> default = sys.argv[1]
    > if default:
    > # check which option it is and run it appropriately
    > else:
    > # print your menu here
    >
    > </code>
    >
    > Then you should be able to do the subprocess Popen command:
    >
    > subprocess.Popen("c:\\mcml\\conv.exe r")
    >
    > You may need to turn the shell on...
    >
    > subprocess.Popen("c:\\mcml\\conv.exe r", shell=True)
    >
    > Hopefully that gives you some ideas anyway.
    >
    > Mike
    >
    mclaugb, Aug 7, 2007
    #3
  4. mclaugb

    Guest

    On Aug 7, 11:07 am, "mclaugb" <> wrote:
    > At the moment, I cannot figure a way of running this precompiled "conv.exe"
    > using commandline arguments.
    >
    > Thus, I need Python to call the program, wait until it loads up, then enter
    > a known sequence of characters so that the function will run.
    > The program conv.exe I call looks like this.
    > --------------------------
    > Welcome to conv.exe
    > This program was written by ....
    >
    > Please select from the following options: h- (help) r- (read) ...etc
    > Enter your request:
    > ---------------------------------
    > I need Python to start the program, wait a second and then issue a few
    > characters to the program.
    >
    > Hope this makes more sense!
    > Bryan
    >
    > <> wrote in message
    >
    > news:...
    >
    > > On Aug 7, 9:48 am, "mclaugb" <> wrote:
    > >> Hello ALl,
    > >> I have a compiled program "conv.exe" that works as follows:>>conv.exe

    >
    > >> -----------------------------
    > >> Please selection from the following options. press "h" for help, "p" for
    > >> print, "r" for readfile.
    > >> Enter your request now:
    > >> ...
    > >> --------------------
    > >> Is there a way to script python using the subprocess method to start this
    > >> program "conv.exe" and then send a "r" to the command line to make it,
    > >> say,
    > >> readfile.

    >
    > >> I have tried the following but the .communicate("r) is not doing anything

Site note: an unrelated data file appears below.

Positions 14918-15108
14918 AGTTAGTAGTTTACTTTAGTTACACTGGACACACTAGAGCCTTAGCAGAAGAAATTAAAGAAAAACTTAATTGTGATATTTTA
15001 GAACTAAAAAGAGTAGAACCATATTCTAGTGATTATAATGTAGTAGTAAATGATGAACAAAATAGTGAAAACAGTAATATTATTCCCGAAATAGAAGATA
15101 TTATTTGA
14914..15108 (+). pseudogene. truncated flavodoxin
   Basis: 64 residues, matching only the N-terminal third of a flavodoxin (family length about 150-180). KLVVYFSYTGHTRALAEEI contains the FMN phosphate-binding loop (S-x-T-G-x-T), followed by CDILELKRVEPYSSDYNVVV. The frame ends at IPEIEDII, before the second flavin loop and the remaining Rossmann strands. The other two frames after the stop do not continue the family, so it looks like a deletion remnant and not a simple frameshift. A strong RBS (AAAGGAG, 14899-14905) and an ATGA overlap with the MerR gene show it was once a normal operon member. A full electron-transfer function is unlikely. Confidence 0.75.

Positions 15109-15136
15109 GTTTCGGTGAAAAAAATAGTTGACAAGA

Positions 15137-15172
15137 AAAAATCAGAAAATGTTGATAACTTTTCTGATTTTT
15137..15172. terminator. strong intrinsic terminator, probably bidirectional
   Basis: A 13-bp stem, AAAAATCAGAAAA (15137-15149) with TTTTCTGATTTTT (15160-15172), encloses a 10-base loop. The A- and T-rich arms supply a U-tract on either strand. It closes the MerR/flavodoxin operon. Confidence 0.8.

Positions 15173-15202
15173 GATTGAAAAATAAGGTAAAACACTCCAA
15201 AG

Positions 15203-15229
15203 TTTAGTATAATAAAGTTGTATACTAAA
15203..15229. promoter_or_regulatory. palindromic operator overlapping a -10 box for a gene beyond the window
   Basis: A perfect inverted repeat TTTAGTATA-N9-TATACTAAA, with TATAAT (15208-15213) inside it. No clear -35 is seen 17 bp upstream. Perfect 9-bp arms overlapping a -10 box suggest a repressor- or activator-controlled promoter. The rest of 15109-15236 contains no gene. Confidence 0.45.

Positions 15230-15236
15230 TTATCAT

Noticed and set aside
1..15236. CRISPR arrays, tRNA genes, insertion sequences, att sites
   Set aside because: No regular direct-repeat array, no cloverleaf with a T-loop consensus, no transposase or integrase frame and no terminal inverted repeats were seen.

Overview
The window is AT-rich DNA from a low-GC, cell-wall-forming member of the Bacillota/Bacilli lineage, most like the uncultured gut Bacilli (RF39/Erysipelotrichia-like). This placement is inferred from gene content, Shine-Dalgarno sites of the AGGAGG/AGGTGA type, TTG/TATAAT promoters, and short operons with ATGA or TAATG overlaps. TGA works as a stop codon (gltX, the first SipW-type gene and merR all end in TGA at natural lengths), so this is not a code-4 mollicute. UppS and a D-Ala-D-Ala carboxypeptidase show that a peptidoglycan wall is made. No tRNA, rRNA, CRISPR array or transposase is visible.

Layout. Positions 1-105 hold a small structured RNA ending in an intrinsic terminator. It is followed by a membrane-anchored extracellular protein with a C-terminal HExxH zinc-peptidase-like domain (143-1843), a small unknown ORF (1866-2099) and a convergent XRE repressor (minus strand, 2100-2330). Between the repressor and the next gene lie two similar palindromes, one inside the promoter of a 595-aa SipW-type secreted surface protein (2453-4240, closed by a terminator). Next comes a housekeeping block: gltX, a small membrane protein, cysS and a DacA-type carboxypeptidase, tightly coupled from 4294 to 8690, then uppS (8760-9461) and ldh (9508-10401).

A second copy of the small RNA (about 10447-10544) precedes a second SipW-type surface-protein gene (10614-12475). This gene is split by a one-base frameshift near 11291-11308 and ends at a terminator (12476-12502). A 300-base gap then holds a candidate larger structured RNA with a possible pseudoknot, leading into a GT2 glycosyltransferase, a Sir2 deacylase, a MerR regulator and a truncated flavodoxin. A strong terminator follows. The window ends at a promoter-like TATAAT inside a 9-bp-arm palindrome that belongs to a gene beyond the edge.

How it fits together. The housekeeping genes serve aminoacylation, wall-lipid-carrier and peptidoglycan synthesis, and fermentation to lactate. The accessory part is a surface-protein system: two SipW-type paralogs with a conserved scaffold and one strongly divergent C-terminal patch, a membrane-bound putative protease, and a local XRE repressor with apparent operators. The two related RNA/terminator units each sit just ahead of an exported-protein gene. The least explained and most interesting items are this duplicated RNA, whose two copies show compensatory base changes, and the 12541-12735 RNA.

>
    > >> import subprocess
    > >> import time

    >
    > >> a=subprocess.Popen("c:\\mcml\\conv.exe")
    > >> time.sleep(1)
    > >> (stdout, stderr) = a.communicate("r")

    >
    > >> Many thanks,
    > >> Bryan

    >
    > > Use the sys.argv method. In the code that you have compiled, put the
    > > following lines in:

    >
    > > <code>

    >
    > > import sys
    > > default = sys.argv[1]
    > > if default:
    > > # check which option it is and run it appropriately
    > > else:
    > > # print your menu here

    >
    > > </code>

    >
    > > Then you should be able to do the subprocess Popen command:

    >
    > > subprocess.Popen("c:\\mcml\\conv.exe r")

    >
    > > You may need to turn the shell on...

    >
    > > subprocess.Popen("c:\\mcml\\conv.exe r", shell=True)

    >
    > > Hopefully that gives you some ideas anyway.

    >
    > > Mike


    Oh. I thought you had compiled the program yourself. I suppose you
    could use SendKeys then. I have a couple links here:

    http://pythonlibrary.org/python/SendKeys

    It's pretty hackneyed, but I've used the SendKeys module to automate
    Firefox to some degree.

    Mike
    , Aug 7, 2007
    #4
    1. Advertising

Want to reply to this thread or ask your own question?

It takes just 2 minutes to sign up (and it's free!). Just click the sign up button to choose a username and then you can ask your own questions on the forum.
Similar Threads
  1. Wagner Dias
    Replies:
    3
    Views:
    3,052
    Andre Kostur
    Mar 28, 2005
  2. Larry Hastings
    Replies:
    0
    Views:
    268
    Larry Hastings
    Jul 20, 2006
  3. rcmn
    Replies:
    1
    Views:
    333
    =?ISO-8859-1?Q?Michael_Str=F6der?=
    Nov 6, 2006
  4. wukong

    subprocess only good for win32?

    wukong, Mar 31, 2010, in forum: Python
    Replies:
    9
    Views:
    690
    Piet van Oostrum
    Apr 1, 2010
  5. hiral
    Replies:
    2
    Views:
    598
    Jean-Michel Pichavant
    May 5, 2010
Loading...

Share This Page